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Lord Louis Mountbatten

Supreme Allied Commander SE Asia

Mountbatten had been promoted to the rank of Commodore in 1941 and was moved to Combined Operations. Here he was given orders to prepare for a large scale raid and subsequently for an Allied permanent re-entry  into the Continent of Europe.   In March 1942, Mountbatten was appointed Chief of Combined Operations and a Member of the Chief of Staff's Committee with the rank of acting Vice-Admiral. He was 41 – and it was noted that he had attained this rank two years before the illustrious hero of Trafalgar, Vice-Admiral Sir Horatio Nelson, KB, 1st Viscount Nelson (1758-1805).  He was also awarded the honorary rank of Lieutenant-General and Air Marshal – the first time ever that an actual serving officer had held ranks in all three Services.  Mountbatten was given the tasks to develop a programme of Commando raids along the North Sea and Atlantic coastlines of enemy held territory increasing in intensity and designed to tie up German resources that might otherwise be used on other fronts and to plan and prepare for the re-invasion of Europe (his overriding priority).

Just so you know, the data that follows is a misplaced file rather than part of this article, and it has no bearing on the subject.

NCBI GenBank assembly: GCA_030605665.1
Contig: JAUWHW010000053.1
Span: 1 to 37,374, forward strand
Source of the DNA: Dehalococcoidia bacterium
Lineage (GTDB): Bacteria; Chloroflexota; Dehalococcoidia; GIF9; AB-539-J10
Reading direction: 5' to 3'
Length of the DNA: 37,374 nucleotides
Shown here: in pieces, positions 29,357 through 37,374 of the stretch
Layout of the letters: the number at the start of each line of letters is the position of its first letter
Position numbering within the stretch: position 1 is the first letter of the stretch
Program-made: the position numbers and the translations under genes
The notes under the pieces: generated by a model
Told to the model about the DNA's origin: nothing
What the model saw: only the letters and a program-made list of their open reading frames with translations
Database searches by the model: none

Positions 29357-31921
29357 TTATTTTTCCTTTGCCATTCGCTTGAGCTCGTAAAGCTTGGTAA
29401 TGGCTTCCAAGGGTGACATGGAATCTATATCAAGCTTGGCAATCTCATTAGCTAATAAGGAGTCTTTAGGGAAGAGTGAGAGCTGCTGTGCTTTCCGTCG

The Insignia of  a Vice-Admiral,

Lieutenant-General & Air Marshal


Mountbatten whilst

Supreme Allied Commander SE Asia

On 19th August 1942, a disastrous seaborne raid was launched by Allied forces on the German-occupied French port of Dieppe. Mountbatten had personally pushed through the Dieppe Raid (Operation Jubilee) but it was unsuccessful resulting in thousands being killed (mostly Canadians). Mountbatten said that lessons learnt were necessary for the successful planning of the D-Day Normandy invasion in June 1944. The Prime Minister said - "my impression of 'Jubilee' is that the results fully justified the heavy cost… it was a Canadian contribution of the greatest significance to final victory."





Following subsequent successes in the role of Chief of Combined Operations, Mountbatten was keen to return to the sea and the command of a ship. However, in August 1943 at the Allied Conference in Quebec, Canada, Mountbatten was offered the job of Supreme Allied Commander South East Asia.

Mountbatten accepted the position only when he knew that he had full authority and support of all the Allied senior commanders including President Franklin D. Roosevelt (1882-1945), the President of the USA.  The new Supreme Commander SE Asia (Mountbatten) was raised to the rank of an acting Admiral and knew that this new job was not going to be easy – but in typical spirit, he knew that success would come.  Despite the surrender of the Germans in May 1945, the War with Japan still continued. Once most of Burma was re-captured, the command turned its attention towards its next major operational objective – Malaya, however, the use of atomic bombs on the Japanese mainland brought the War to an abrupt end.


The Insignia of SE Asia Command

End of World War II